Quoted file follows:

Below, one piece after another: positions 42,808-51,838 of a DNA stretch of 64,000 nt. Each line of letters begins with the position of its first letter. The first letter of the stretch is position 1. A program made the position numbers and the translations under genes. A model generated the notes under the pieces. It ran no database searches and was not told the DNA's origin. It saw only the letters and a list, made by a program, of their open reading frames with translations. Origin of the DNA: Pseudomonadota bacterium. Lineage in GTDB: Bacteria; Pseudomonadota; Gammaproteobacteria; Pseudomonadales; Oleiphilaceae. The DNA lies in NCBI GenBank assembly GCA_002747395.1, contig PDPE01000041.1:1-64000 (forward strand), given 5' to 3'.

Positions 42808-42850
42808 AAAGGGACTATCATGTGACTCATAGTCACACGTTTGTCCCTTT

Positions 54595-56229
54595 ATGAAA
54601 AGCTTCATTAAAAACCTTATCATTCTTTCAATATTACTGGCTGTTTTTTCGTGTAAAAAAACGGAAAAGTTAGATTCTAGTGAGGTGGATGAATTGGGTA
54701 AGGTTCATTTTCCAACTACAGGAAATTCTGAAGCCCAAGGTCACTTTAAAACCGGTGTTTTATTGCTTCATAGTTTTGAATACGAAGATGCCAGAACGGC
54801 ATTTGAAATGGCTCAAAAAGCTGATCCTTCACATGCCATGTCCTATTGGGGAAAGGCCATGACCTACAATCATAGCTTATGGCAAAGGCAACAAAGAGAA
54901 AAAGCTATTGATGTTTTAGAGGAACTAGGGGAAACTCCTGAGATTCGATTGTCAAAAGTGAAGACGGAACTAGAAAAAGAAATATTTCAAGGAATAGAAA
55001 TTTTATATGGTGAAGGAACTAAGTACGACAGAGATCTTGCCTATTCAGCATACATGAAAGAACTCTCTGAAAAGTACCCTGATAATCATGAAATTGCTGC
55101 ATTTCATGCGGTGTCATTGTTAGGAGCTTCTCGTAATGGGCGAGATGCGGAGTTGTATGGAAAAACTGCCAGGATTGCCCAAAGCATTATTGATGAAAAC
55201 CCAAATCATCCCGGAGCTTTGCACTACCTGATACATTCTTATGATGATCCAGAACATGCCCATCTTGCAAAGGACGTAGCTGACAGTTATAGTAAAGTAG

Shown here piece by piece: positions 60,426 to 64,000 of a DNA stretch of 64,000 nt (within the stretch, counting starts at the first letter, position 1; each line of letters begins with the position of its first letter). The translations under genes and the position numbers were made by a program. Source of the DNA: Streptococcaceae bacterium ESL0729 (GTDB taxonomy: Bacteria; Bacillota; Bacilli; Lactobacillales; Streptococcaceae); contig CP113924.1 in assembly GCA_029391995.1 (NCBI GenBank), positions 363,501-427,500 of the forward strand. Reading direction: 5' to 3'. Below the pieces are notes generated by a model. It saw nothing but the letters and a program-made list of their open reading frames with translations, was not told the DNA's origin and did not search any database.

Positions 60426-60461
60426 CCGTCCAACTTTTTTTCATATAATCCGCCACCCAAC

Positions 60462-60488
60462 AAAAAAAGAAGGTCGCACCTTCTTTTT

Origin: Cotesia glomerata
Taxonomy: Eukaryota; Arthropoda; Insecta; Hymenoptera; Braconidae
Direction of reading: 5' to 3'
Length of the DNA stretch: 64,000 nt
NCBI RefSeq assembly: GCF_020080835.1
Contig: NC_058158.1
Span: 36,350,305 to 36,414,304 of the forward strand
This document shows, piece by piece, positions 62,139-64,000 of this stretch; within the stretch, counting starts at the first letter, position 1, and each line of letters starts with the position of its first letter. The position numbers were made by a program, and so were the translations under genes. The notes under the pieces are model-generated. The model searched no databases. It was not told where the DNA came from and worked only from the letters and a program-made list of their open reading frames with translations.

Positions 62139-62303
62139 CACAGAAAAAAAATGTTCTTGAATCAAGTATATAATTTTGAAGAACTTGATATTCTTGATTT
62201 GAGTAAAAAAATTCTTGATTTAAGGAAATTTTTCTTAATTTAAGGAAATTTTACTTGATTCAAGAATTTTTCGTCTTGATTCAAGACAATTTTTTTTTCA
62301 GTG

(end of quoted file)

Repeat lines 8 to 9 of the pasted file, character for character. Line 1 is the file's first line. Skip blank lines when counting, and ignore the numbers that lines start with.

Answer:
54801 ATTTGAAATGGCTCAAAAAGCTGATCCTTCACATGCCATGTCCTATTGGGGAAAGGCCATGACCTACAATCATAGCTTATGGCAAAGGCAACAAAGAGAA
54901 AAAGCTATTGATGTTTTAGAGGAACTAGGGGAAACTCCTGAGATTCGATTGTCAAAAGTGAAGACGGAACTAGAAAAAGAAATATTTCAAGGAATAGAAA